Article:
The Barents Sea is shallow, with an average depth of 230 metres. It extends from the deep Norwegian Sea in the west, which reaches a depth of 2500 metres, to the coast of Novaya Zemlya in the east, and from the Norwegian and Russian coasts in the south to about 80º N.
Deep trenches are found in many places and they typically have a horizontal soft bottom due to the accumulation of sediment. Many banks and other extensive areas, on the other hand, have relatively little sedimentation owing to powerful currents. Northward-flowing ocean currents transport Atlantic water eastwards and northwards, and southward-flowing ocean currents transport Arctic water southwards. The supply of Atlantic water helps to make parts of the area stand out from other Arctic seas at a similar latitude, and it also means that these areas are comparatively easily accessible for most of the year.
The Barents Sea is one of the most productive oceanic areas in the world, and few other seas can boast a corresponding abundance of breeding seabirds. At least 20 million seabirds live here in summer. They belong to 40 different species and breed in 1600 colonies.
The Barents Sea is very important for the Norwegian fishing industry, since it is both a valuable growing-up area for several important species of fish and big catches are taken here. For the past 40 years, the Barents Sea has given a yield of between 1 and 3.5 million tonnes of fish.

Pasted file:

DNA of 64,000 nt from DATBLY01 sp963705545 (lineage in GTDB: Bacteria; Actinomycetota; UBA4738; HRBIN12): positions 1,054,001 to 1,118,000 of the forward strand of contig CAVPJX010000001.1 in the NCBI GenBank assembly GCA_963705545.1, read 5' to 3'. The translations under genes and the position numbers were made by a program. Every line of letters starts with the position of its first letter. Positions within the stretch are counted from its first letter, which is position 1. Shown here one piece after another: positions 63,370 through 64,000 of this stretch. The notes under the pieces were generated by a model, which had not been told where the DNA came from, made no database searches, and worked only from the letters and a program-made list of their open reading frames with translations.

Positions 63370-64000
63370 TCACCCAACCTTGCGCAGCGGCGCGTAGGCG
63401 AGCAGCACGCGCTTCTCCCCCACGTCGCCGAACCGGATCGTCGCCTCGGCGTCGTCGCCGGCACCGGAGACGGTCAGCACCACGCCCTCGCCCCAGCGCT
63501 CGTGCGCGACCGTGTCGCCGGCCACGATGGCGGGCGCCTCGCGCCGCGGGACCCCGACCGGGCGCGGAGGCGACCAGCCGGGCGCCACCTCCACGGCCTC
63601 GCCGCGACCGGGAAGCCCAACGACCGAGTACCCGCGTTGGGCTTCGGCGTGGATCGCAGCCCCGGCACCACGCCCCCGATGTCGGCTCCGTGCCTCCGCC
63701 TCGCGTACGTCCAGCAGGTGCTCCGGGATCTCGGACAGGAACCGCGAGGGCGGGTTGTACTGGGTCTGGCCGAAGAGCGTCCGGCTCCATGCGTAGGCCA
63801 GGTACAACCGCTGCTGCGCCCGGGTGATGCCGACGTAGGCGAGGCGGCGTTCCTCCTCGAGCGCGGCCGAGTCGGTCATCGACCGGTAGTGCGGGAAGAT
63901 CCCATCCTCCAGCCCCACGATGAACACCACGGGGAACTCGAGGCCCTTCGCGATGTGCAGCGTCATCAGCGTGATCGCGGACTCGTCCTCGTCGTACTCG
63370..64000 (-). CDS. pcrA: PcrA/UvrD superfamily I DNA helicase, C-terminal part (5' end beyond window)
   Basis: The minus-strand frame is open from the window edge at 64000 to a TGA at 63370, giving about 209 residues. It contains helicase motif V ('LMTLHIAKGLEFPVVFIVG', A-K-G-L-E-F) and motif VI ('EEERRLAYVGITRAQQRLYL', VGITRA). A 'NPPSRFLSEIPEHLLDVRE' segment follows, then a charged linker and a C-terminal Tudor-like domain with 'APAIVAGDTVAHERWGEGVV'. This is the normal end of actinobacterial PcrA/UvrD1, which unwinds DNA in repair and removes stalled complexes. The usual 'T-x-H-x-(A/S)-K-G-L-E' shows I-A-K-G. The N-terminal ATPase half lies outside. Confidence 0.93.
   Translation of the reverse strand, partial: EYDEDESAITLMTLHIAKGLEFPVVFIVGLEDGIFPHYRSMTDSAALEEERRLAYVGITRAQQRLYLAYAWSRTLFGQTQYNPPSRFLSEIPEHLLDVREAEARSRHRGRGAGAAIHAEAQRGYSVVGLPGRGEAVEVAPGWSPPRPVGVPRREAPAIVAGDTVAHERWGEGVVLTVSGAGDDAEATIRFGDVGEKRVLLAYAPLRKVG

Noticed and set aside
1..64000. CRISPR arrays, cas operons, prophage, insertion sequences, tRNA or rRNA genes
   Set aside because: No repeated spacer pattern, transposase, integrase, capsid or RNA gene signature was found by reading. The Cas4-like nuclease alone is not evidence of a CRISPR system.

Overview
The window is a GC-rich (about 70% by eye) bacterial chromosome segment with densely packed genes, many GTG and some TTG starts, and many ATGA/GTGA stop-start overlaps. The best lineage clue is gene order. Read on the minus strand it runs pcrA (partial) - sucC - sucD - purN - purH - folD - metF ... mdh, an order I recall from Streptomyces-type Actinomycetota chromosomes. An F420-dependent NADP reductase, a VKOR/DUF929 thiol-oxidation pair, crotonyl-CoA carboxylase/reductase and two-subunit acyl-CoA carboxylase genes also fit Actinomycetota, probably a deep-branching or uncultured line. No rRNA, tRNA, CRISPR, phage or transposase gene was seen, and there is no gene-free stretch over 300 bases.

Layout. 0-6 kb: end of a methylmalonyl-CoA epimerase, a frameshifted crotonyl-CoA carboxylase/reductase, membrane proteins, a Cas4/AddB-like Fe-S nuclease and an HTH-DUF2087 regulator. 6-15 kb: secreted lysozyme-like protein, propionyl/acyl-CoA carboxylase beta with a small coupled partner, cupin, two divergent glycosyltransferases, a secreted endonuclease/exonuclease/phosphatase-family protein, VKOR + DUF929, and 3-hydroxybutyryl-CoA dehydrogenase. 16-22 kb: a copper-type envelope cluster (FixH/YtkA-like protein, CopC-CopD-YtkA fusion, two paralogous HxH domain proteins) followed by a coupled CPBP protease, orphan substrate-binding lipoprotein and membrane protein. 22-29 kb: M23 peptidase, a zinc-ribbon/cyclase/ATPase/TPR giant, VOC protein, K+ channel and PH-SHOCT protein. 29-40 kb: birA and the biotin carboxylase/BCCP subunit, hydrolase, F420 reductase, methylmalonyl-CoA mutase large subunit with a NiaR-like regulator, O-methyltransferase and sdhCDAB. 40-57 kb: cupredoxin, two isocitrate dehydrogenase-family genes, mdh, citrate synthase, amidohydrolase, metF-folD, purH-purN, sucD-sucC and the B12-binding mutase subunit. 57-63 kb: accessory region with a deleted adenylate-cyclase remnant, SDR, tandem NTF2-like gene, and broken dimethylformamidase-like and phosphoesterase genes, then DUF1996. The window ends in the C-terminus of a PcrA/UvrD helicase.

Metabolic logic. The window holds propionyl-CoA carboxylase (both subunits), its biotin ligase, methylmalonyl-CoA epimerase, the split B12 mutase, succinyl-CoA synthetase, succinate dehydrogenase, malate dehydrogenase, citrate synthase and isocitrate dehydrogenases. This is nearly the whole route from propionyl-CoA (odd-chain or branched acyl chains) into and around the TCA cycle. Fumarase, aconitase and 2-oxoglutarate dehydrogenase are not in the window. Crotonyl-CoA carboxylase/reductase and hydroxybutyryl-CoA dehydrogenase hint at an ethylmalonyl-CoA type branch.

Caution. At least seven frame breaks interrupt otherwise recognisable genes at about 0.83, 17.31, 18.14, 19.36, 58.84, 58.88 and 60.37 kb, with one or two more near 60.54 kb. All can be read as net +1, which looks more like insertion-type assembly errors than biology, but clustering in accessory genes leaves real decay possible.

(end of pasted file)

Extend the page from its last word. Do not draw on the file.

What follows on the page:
The Norwegian Polar Institute focuses on the Barents Sea
Norwegian Polar Institute scientists study Barents Sea ecosystems, birds and mammals, and the sea ice itself, and our environmental managers helped to draw up the Management Plan for the Barents Sea, which was published by the Norwegian Government on 31 March 2006. The Institute is now engaged in following-up the plan.
The BarentsPortal is a web site which supplies first-hand information on the environment in the Norwegian and Russian parts of the Barents Sea. The portal is a cooperative project between Norwegian and Russian management and research institutions, and the Norwegian Polar Institute is responsible for the Norwegian part of the project.